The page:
Tax reform opponents slam Dunlap
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BY SUSAN M. COVER
Staff Writer
Kennebec Journal & Morning Sentinel 10/28/2009

AUGUSTA -- Maine Republicans said Tuesday they are confused and frustrated that Secretary of State Matt Dunlap has missed a deadline to certify signatures calling for a people's veto in June.

Still Fed Up With Taxes turned in more than 60,000 signatures Sept. 11 in an effort to overturn a new tax reform law. The state constitution gives Dunlap 30 days to determine whether the signatures are valid.

"I find the whole process amazing to me," said Charlie Webster, GOP chairman. "If you read the constitution, it's very clear the secretary of state has 30 days. He didn't obey the law. I can't understand how he gets away with it."

Dunlap said he has eight fewer staffers than he did a year ago, and that they had to prioritize their time because of Tuesday's referendum election.

"We're well into the process," Dunlap said. "We've made great progress, but we're not done yet. It's got to be done thoroughly. It's how we ensure the legitimacy of the petitions."

He said he did not want to specify when the petitions would be completed.

Republicans first stated their objections Oct. 16 -- three days after the deadline -- when Waterville lawyer Dan Billings wrote a letter to Dunlap and Gov. John Baldacci.

Billings called on the governor to issue the proclamation calling for the election because Dunlap missed the deadline.

"The constitution presumes the petitions are valid if they are turned in on time," he said, adding that he believes because Dunlap missed the deadline, he no longer has the power to declare petitions invalid.

The governor's office has reviewed the constitutional issues and is now looking at statutory language, his spokeswoman said Tuesday.

Charlie Summers, vice chairman of the Maine Republican Party, called on Baldacci and Attorney General Janet Mills to enforce Maine law.

Summers and others met Tuesday with Dunlap, and Summers said Dunlap assured them his staff is working to complete the process.

But Summers said that's no excuse for missing the deadline.

"We feel we were held to a certain standard," Summers said. "Had we not submitted those petitions by the 11th of September, the secretary would have rejected them because we would not have met the criteria of the law."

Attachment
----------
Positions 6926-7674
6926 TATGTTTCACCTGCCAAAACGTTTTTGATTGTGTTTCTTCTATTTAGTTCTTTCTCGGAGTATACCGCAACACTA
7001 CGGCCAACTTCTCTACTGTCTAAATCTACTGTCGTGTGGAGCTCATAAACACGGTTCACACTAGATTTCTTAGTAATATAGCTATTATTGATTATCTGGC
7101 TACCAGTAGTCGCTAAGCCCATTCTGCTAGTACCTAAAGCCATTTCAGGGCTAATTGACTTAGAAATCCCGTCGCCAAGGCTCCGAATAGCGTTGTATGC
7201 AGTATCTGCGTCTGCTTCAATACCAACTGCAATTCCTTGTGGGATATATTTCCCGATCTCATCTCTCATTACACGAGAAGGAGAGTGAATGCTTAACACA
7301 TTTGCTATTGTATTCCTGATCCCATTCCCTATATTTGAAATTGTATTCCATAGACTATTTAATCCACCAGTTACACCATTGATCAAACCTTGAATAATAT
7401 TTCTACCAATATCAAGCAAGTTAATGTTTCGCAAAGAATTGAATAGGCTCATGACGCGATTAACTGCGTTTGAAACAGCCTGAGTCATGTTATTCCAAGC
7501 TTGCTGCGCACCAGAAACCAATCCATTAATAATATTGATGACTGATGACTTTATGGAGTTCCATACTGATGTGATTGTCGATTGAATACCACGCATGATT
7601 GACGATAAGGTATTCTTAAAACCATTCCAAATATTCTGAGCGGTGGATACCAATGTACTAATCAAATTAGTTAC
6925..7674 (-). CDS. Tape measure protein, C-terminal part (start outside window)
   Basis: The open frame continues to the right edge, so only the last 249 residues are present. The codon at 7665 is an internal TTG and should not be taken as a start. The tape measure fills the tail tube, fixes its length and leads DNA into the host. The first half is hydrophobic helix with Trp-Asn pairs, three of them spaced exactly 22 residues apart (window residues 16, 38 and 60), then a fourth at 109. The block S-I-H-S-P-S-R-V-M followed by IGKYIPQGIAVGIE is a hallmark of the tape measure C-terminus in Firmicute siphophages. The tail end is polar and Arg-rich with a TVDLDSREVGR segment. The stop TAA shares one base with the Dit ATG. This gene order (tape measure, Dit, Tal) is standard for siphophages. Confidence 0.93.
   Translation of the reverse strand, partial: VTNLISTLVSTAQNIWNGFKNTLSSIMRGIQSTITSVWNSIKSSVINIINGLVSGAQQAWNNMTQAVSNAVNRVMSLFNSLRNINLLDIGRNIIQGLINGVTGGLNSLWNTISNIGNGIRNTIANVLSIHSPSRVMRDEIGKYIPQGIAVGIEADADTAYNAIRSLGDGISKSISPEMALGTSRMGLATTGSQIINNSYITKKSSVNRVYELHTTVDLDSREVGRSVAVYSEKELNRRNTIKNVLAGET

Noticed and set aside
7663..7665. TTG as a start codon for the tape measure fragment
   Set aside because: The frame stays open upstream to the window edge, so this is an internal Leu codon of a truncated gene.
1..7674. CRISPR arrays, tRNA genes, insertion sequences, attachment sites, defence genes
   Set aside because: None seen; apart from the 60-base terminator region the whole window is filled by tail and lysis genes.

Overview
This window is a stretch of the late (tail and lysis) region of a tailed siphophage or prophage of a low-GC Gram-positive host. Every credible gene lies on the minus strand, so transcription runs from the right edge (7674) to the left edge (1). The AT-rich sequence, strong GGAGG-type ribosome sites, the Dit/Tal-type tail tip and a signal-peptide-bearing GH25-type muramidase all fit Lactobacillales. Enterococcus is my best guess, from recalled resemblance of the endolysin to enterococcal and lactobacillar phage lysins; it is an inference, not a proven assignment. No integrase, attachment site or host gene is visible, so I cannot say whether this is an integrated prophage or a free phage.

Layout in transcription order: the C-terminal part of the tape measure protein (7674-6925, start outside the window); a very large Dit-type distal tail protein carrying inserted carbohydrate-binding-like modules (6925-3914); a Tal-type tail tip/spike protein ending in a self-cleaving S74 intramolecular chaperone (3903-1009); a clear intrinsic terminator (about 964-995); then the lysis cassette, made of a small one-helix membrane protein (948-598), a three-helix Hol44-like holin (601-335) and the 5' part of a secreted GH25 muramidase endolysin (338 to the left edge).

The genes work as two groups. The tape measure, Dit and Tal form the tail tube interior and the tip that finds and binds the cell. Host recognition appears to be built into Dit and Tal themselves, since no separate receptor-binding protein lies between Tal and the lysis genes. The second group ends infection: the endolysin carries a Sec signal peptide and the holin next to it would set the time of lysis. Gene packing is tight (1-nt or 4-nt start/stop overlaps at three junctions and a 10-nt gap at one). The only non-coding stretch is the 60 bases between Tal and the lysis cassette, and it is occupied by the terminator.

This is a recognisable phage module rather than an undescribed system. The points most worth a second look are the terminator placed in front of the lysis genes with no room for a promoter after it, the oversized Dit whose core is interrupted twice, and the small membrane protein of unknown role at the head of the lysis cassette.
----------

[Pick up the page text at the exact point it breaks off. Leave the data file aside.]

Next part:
The group wants to put a question on the June ballot that would ask voters to reject a new state law that makes major changes to the tax system.

The law, passed by Democrats and signed by Baldacci, reduces the income tax from 8.5 to 6.5 percent for income below $250,000 and to 6.85 percent for income over $250,000.

To pay for the reduction, the new law increases the meals and lodging tax from 7 to 8.5 percent and applies the state's 5 percent sales tax to dozens of additional items such as car repairs, movie tickets and dry cleaning.

Supporters say the new system will provide stability to state revenue by broadening the sales tax base beyond new car sales and construction materials.

Webster called it "a scam on the working class."

Those seeking to overturn the law had 90 days from the date of legislative adjournment to turn in 55,087 signatures for a people's veto.

When they turned in the signatures, Still Fed Up With Taxes indicated they felt confident they would have enough signatures because they turned in only those that had previously been validated by town clerks.

Sen. David Trahan, R-Waldoboro, said the delay is not only unfair to those who worked to gather the signatures, but has practical implications for the coming campaign.

"We have been out trying to organize a coalition to begin the process if we have our signatures to get this victory in June," he said. "People are saying to us, 'Well, we don't know if you have the signatures yet, so we're not going to commit to you.'"

Dunlap said his staff is doing the best they can.

"I am exasperated," he said. "It's beyond my control."

Susan Cover -- 620-7015

scover@centralmaine.com

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